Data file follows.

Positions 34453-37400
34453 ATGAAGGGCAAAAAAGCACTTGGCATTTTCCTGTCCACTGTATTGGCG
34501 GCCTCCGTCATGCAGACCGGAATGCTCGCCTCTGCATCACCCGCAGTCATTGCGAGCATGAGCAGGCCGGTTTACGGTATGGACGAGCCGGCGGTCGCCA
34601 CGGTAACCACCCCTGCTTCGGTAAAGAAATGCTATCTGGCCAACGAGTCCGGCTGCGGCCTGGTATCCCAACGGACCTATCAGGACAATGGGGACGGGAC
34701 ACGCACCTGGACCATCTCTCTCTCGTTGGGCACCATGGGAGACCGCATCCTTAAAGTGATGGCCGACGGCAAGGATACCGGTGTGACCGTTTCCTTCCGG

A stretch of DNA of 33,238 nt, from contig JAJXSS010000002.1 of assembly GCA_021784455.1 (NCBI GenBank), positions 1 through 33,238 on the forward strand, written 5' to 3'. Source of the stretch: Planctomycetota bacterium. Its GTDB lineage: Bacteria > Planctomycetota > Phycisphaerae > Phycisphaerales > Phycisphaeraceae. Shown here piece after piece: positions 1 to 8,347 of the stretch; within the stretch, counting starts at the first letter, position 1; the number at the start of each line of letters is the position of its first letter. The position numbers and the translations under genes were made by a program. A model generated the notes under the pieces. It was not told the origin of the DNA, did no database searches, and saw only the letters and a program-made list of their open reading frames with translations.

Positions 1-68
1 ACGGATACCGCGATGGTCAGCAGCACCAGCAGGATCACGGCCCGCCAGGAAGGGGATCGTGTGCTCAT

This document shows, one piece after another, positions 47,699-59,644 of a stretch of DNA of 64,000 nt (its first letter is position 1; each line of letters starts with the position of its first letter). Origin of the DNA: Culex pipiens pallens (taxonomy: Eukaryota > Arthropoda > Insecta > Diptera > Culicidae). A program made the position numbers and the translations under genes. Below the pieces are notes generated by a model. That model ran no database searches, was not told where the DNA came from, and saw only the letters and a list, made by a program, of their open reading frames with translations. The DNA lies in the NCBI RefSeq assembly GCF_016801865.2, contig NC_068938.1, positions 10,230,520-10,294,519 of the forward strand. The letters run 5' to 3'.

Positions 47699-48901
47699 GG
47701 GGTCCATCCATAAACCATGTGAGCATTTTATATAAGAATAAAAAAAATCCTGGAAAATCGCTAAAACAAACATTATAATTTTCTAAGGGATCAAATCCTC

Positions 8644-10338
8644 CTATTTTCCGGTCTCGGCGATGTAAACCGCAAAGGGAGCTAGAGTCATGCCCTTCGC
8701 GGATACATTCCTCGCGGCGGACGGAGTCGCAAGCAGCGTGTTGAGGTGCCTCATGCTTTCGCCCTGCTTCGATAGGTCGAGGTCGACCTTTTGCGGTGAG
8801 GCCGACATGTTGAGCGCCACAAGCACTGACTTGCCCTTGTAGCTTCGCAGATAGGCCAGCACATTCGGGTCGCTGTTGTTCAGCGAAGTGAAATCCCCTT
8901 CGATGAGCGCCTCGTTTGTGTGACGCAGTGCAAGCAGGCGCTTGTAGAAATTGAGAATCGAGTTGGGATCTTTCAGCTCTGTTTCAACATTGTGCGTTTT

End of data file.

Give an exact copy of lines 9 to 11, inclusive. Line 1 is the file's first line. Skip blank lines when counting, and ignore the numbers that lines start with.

This document shows, one piece after another, positions 47,699-59,644 of a stretch of DNA of 64,000 nt (its first letter is position 1; each line of letters starts with the position of its first letter). Origin of the DNA: Culex pipiens pallens (taxonomy: Eukaryota > Arthropoda > Insecta > Diptera > Culicidae). A program made the position numbers and the translations under genes. Below the pieces are notes generated by a model. That model ran no database searches, was not told where the DNA came from, and saw only the letters and a list, made by a program, of their open reading frames with translations. The DNA lies in the NCBI RefSeq assembly GCF_016801865.2, contig NC_068938.1, positions 10,230,520-10,294,519 of the forward strand. The letters run 5' to 3'.

Positions 47699-48901
47699 GG